Under the deal announced Tuesday, preschool classes, elementary schools and services for students with disabilities are to resume by mid-April, with secondary schools reopening at the end of April. It is contingent on teachers being vaccinated against the coronavirus, health precautions and Los Angeles County exiting the most restrictive tier of health regulations, which is expected shortly.
The announcement of the deal was made in a joint statement by Austin Beutner, superintendent of the Los Angeles Unified School District, and Cecily Myart-Cruz, president of United Teachers Los Angeles (UTLA).
“The right way to reopen schools must include the highest standard of covid safety in schools, continued reduction of the virus in the communities we serve and access to vaccinations for school staff,” they said. “This agreement achieves that shared set of goals.”
The tentative agreement must be ratified by the school board and the UTLA membership.
Under the deal, elementary students will have access to daily in-person school, with some students in buildings in the morning and others in the afternoon. Preschoolers will have full-day in-person school available. Families may opt to continue with fully remote school as well.
The agreement calls for all students and staff to be tested for the virus before returning to campus, with weekly testing after that. Masks will be required. The district said it has already spent more than $120 million to upgrade air filtration systems, provide personal protective equipment and add custodial staff.
The Centers for Disease Control and Prevention has recommended that districts open for hybrid learning for elementary schools even if virus rates in the community are high.
For months, the teachers union in Los Angeles has resisted a return to classrooms, demanding that teachers be vaccinated first, among other protections.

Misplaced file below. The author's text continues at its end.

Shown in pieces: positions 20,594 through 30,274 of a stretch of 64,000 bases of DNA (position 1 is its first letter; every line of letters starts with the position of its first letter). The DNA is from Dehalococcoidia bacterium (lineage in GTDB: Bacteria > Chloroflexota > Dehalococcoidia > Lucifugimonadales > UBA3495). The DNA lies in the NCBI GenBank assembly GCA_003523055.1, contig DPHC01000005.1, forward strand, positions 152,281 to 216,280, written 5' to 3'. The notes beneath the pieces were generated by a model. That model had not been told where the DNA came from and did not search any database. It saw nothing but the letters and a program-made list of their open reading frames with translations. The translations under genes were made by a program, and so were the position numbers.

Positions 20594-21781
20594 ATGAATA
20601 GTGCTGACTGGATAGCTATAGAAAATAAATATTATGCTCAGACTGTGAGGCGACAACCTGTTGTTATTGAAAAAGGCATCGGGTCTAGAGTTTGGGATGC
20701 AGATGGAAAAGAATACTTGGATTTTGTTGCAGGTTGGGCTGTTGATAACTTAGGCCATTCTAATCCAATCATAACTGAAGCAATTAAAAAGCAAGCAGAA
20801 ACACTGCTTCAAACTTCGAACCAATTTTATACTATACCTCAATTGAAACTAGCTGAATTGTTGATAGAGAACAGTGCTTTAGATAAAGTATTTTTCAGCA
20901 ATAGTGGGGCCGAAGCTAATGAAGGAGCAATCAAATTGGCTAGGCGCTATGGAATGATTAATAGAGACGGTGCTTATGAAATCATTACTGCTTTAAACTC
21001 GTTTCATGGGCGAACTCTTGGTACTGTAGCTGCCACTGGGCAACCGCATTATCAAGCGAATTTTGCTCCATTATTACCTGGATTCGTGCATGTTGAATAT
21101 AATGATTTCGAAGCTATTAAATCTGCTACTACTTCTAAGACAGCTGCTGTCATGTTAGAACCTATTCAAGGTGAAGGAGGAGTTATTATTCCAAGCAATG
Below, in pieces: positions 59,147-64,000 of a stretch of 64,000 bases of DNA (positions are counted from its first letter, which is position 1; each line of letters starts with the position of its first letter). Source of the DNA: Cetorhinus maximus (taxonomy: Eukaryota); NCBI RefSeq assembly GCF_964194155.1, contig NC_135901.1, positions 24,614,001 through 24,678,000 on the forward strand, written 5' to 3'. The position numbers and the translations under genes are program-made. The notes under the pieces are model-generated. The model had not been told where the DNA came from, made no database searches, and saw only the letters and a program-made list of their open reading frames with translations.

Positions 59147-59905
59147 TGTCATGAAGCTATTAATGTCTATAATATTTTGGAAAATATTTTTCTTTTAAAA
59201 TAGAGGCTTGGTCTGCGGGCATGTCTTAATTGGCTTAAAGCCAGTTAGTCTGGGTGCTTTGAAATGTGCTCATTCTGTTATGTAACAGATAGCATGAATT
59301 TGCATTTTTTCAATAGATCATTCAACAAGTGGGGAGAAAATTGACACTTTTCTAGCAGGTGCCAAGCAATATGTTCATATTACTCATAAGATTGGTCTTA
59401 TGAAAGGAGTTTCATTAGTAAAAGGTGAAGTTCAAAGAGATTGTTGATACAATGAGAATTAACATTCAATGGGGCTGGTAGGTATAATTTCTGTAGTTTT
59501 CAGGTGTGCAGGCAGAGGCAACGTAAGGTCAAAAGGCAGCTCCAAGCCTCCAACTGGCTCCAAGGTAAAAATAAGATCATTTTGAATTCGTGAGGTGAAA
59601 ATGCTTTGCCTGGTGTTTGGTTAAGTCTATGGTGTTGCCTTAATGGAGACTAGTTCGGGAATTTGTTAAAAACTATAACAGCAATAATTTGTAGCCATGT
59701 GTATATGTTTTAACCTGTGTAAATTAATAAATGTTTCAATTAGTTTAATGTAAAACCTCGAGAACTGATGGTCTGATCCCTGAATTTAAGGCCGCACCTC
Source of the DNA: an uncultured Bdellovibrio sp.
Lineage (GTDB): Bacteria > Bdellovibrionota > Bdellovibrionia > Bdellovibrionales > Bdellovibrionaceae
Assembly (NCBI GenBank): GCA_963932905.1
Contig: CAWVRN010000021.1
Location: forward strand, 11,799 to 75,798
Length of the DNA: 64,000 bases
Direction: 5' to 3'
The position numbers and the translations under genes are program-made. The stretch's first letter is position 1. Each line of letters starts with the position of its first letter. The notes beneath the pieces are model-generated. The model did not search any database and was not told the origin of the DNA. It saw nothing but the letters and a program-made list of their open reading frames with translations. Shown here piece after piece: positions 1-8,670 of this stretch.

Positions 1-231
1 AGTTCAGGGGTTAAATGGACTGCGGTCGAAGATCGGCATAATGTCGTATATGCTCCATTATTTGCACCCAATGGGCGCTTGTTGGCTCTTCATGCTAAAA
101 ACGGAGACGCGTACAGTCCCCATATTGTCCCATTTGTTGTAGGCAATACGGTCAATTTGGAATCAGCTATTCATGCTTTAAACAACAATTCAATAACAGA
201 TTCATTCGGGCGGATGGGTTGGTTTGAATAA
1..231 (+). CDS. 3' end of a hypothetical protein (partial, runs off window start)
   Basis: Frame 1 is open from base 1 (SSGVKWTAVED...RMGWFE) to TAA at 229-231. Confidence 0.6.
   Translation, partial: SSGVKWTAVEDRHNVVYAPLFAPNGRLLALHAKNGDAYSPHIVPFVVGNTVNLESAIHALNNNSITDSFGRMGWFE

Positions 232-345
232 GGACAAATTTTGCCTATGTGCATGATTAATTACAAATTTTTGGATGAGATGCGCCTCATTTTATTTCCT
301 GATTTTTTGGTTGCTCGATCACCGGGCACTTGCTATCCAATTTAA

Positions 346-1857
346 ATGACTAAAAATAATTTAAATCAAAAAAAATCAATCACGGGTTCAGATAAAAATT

This month, the vaccine was made available to teachers in California, and Gov. Gavin Newsom (D) recently set aside 10 percent of new doses for educators. Newsom also reached an agreement with state lawmakers to send state funding to help districts pay costs associated with reopening.
It’s unclear how many children will take advantage of reopening. A survey in December found that just a third of parents wanted to send their children back to buildings. In other districts, families of color have been particularly reluctant to return.
The L.A. announcement is part of a spring wave of large districts reopening school doors. This week, in-person school began for at least some students in Cleveland, Detroit, Philadelphia, Memphis and Birmingham, Ala.
California accounts for a large share of the school districts where there is no in-person option today.
Overall, there has been a steady march in recent weeks toward more face-to-face classes. As of Sunday, 47 percent of K-12 students attend schools where traditional in-person, everyday classes are available, according to tracking from Burbio, a data firm. About 29 percent attend schools with hybrid models that mix in-person and remote learning. That leaves about 24 percent in fully remote districts, a share that has been falling each week.